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Duck calls and toy pianos: Leng Tan.

Enjoy the Silence
By B.A. Nilsson

Margaret Leng Tan
Maverick Concert Hall, Woodstock, Aug. 24

While driving to Wood- stock, I listened to a recording of John Cage抯 piano music. Later that evening, the concert taught me the lie of that statement. I no more listened to the recording than I listened to the car抯 engine or the drumming of rain on the vehicle桰 gave the recorded music a slice of my divided attention, that抯 all.

It抯 a similar falsehood to call Cage抯 𚠅3敂 a 搒ilent piece, although the composer himself used that designation. The piece is about listening梠r, more accurately, the awareness of listening. But let抯 not pigeonhole it there. It抯 about concertgoing. It抯 about perceptions of High Art. It抯 one of the funniest pieces ever written. And it just turned 50. Happy birthday!

Margaret Leng Tan paid tribute to that anniversary with a concert almost to the day (Aug. 29) on which David Tudor premiered 𚠅3, and at the same venue.

The original audience was not very warmly receptive. One of the original auditors suggested that the musicians be run out of town. Cage himself recounted the experience of hearing the rain on the roof of the theater gradually supplanted by whispers from the audience梐nd then the sounds of people leaving.

Nobody left this time. In fact, the crowd sat obediently, adding little noise except for the sound of a water bottle hitting the floor梐nd the inevitable crinkle of cellophane, now a legal requirement at all concerts. No longer can this piece be considered a joke on the audience: It抯 a listening experience the power of which was demonstrated during the work that followed, Somei Satoh抯 spare, tonal 揂 Gate Into the Stars.

Much of Cage抯 legacy is the liberation of music from constraints of time and predictability (not to mention harmony and conventional instrumentation). As he noted about another of his works: 揟he performance should make clear to the listener that the hearing of the piece is his own action梩hat the music, so to speak, is his, rather than the composer抯.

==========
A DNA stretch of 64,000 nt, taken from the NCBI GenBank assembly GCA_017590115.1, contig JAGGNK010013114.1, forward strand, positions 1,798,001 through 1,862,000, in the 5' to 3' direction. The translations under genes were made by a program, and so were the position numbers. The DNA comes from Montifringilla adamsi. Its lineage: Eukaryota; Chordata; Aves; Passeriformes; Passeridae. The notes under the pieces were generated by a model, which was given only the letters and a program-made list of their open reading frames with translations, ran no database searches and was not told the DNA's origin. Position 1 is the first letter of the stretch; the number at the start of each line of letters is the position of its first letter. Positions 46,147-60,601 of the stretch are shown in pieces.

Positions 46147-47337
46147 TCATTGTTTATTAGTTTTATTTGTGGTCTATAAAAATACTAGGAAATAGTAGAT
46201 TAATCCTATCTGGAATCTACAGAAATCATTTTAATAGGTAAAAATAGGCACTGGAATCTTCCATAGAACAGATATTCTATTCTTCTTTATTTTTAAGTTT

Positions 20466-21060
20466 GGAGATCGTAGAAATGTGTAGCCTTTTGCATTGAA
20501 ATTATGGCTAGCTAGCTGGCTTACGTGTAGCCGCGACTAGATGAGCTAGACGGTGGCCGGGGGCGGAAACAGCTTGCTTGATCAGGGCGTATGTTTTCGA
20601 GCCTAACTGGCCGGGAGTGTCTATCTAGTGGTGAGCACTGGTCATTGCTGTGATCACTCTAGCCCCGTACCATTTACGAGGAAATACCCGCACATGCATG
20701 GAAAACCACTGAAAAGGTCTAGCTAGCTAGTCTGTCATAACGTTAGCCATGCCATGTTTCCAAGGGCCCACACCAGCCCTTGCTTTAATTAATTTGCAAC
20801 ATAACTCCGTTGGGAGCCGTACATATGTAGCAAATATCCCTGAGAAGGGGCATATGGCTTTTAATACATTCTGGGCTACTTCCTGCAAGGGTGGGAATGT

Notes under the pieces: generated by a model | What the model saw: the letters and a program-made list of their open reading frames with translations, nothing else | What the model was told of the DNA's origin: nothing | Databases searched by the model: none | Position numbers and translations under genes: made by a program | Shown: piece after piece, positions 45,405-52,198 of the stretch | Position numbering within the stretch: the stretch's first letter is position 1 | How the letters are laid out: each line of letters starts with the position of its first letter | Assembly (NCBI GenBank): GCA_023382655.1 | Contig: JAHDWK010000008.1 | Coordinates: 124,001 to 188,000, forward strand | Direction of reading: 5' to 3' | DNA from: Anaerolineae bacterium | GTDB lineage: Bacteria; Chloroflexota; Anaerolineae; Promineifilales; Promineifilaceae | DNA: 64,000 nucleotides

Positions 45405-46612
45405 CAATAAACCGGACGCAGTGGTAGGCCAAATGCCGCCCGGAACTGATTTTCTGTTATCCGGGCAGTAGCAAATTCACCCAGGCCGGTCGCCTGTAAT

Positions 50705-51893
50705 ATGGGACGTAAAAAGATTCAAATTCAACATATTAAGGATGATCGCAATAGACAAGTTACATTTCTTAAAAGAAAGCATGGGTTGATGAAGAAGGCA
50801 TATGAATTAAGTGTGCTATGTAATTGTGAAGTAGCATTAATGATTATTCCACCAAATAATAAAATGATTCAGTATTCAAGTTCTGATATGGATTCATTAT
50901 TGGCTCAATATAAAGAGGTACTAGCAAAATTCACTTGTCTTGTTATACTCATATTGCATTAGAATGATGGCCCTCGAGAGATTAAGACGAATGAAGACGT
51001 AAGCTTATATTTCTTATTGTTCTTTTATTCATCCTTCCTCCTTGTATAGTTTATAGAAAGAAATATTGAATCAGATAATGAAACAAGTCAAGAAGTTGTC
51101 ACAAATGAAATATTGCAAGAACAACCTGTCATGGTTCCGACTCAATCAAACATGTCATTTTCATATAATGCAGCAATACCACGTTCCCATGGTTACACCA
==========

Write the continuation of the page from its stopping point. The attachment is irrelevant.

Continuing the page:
There抯 no Cage School, but lots of Cage influence, as in Alvin Lucier抯 揘othing Is Real, in which Leng Tan recorded a dreamy, single-voiced paraphrase of 揝trawberry Fields Forever and then played it back through a speaker-enhanced teapot.

Philip Glass 揗odern Love Waltz, arranged by Leng Tan for toy piano, clearly influenced Jed Distler抯 揟hree Landscapes for Peter Wyer (for toy piano), which still had its own witty identity.

Leng Tan specializes in toy piano (an uncrowded field), and paired it with a number of other instruments throughout the program. Toby Twining抯 jazzy 揂n American in Buenos Aires had the player accompany herself on traditional piano (one hand at each); Laura Liben抯 揝he Herself Alone twins the toy piano with a toy psaltery through a haunting melodic progression.

Add toy accordion, toy percussion and a melodica to an array of tumblers, plates and tuna-fish tins and you have the instrumentation for Guy Klucevsek抯 揝weet Chinoiserie, starting with a bash at everything. With chopsticks. Drumming, this time bare-handed, was the basis of Jerome Kitzke抯 揟he Animist Child, along with a wordless vocal, while Raphael Mostel抯 揝tar-Spangled Etude No. 3 reinterpreted 揟he Star-Spangled Banner with siren, whistle, cap gun, and delightfully tasteless toy trumpet.

Henry Cowell was a reluctant mentor to Cage, and earlier developed his own piano alternatives of banging and string strumming, as demonstrated by four works (揟he Tides of Manaunaun, 揂eolian Harp, 揟he Banshee and 揂dvertisement.) Cage抯 own prepared piano technique was featured in an early, almost pleasant work, 揃acchanale.

What may have seemed pretentious and offensive to that 1952 crowd was delightful and appropriate today, never better displayed than in Cage抯 bizarre 揥ater Music. The score (posted for all to see) is time-delineated, with various tasks assigned to the performer.

This includes tuning in radio stations, the first of which featured traditional classical music. Leng Tan shot it with plangent piano chords, blew a duck call into a bowl of water, shuffled a deck of cards. The radio changed from being music to a mere element of music. When she next tuned into a ranting religious broadcaster and duck-called against his tirade, the notion of radio became ridiculous, and nobody could resist laughing.

Which was as good a reminder as any that classical music in the 20th century had its moments of fun and moments of great awareness, and offers a legacy we need more than ever today.

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